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Why You Should Have an Extrovert on Your Startup Team

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Why You Should Have an Extrovert on Your Startup Team

The quality of ideas produced through networking may depend on the personality types of those interacting.
A confidant woman leads a group discussion
Matching people with specific traits — extroversion and openness — makes networking easier, and eventually produces better ideas. | iStock/pixdeluxe

The benefits of personal networks in business are well documented, but do personality types help predict the ultimate success of those networks? New research from Stanford Graduate School of Business based on work in India says yes. Moreover, it’s having extroverts in the network that eventually produces better ideas for startups and teams.

The researchers examined the experiences of more than 100 entrepreneurs who attended a June 2014 boot camp in New Delhi. Networks of peers, the researchers found, help entrepreneurs generate ideas, find talented cofounders, and gain the skills they need to scale businesses.

Networks, the research also suggests, could be especially vital to develop entrepreneurship in emerging markets, where entrepreneurs don’t yet know the norms of startup life. A rich network can inform an entrepreneur of those norms.

“By talking to people, you get a view and perspective that others don’t have,” says Sharique Hasan, associate professor of organizational behavior at Stanford GSB. His co-researcher was doctoral student Rembrand Koning. “You can grasp onto an idea to design around, to elevate you out of your very narrow well. You can see a broader perspective.”

The work shows that matching people with specific traits — extroversion and openness — makes networking easier, and eventually produces better ideas. It also shows that networking helps cofounders find each other by removing some of the uncertainty around pairing up in advance, and that entrepreneurs use information gained during networking to find talented cofounders. So far, two papers have been produced; a third is planned.

The researchers brought together the entrepreneurs for three weeks during a boot camp supported through a research grant from Seed, the Stanford Institute for Innovation in Developing Economies.

To examine how the traits of openness and extroversion affected the quality of ideas by individuals and in teams, the researchers assigned the boot camp participants to come up with concepts for startups in the Indian wedding industry, estimated to be worth around 2.25 trillion Indian rupees, or $38 billion, annually. On Nov. 27, 2011, for instance, over 60,000 weddings took place in New Delhi, because the date was considered auspicious. “Even on less auspicious days, Indian weddings are big, fun, complex, loud, colorful, and most of all expensive,” the researchers wrote.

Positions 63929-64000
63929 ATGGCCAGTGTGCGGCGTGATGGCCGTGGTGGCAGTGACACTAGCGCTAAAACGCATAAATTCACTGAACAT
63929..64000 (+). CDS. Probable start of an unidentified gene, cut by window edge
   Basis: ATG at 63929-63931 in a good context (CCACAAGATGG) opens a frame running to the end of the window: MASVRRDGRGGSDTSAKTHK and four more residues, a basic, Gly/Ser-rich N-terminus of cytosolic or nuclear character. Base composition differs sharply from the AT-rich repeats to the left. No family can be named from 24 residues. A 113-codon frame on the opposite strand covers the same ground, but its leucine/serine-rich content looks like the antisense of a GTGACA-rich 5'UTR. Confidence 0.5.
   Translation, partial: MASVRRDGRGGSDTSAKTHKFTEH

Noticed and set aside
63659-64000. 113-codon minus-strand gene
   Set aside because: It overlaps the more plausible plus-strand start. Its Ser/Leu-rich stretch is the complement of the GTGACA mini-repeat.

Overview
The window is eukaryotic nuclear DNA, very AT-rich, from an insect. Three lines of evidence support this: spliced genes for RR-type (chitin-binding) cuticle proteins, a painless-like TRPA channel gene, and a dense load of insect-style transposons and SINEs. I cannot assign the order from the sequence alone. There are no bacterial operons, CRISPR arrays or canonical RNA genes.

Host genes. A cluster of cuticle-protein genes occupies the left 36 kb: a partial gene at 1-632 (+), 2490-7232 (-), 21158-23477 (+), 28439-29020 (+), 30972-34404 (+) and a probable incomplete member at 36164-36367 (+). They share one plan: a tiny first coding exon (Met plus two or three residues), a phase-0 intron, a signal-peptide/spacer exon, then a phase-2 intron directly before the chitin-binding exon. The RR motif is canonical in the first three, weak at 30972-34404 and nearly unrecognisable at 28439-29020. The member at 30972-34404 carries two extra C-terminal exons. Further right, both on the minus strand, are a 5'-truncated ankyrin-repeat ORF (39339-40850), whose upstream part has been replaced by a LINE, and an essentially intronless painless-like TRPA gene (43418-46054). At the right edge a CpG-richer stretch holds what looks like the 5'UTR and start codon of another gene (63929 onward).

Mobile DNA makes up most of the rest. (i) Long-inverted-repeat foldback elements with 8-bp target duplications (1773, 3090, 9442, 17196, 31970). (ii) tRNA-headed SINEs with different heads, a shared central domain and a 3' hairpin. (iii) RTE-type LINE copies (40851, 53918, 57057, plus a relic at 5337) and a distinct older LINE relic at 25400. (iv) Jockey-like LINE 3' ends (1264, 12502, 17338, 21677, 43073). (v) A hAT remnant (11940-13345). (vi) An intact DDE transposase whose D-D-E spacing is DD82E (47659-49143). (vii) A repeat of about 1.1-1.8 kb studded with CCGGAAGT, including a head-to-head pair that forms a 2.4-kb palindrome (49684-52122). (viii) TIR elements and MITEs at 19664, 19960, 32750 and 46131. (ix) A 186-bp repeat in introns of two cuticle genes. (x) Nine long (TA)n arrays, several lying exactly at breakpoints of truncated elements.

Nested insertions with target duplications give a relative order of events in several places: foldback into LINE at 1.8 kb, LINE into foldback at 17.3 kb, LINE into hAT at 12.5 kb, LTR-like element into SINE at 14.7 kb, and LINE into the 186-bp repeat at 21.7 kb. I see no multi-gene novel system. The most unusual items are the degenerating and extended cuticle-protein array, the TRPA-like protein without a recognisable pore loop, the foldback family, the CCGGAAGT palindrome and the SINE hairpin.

The ideas got better from people, especially those open to new ideas, after they were paired with extroverted people. “These results together provide strong evidence that peer interaction — namely, interaction with extroverted peers — increases the quality of individual ideas. Further, we find evidence that this effect is larger for individuals more open to experience,” the researchers wrote.

These results together provide strong evidence that peer interaction — namely, interaction with extroverted peers — increases the quality of individual ideas.
Sharique Hasan

To determine how networking affects the quality of the cofounders that entrepreneurs find, the researchers used data from the application process and weekly 360 reviews to generate measures of entrepreneurs’ underlying talent and interpersonal ability. Then they set up randomized interactions between entrepreneurs and tracked them. Just before the third week, they asked entrepreneurs’ preferences for whom they wanted to work with. The researchers found, first, that entrepreneurs had a greater preference simply for working with someone they’d worked or had any interaction with before. More interestingly, the researchers found that entrepreneurs learned different things about potential cofounders through the three types of interactions created by the researchers — direct collaborations, indirect relations, and short conversations. The researchers found that direct collaborations — working intensively on a team together — resulted in the most information about potential cofounders. However, they found that short conversations led to the entrepreneurs learning only about a potential cofounder’s ability, but not interpersonal skills. Conversely, indirect connections (that is, having a shared friend or acquaintance) led to more information about a potential cofounder’s interpersonal ability, but not talent.

The researchers plan to track the results of the entrepreneurs who have gone on to join or found fast-growing startups.

Hasan says the work produces some ideas for people who want to help entrepreneurs in emerging markets. Organizations that want to help promote networks could focus on creating public goods and places where networking events can be held, and on bringing people together. They can support data and research in the field, to show what works and what doesn’t. Networks that help raise awareness and identify role models are effective, he says.

“People can model themselves after stories of successful entrepreneurs,” he says. “It’s about getting more people interested in becoming entrepreneurs.”

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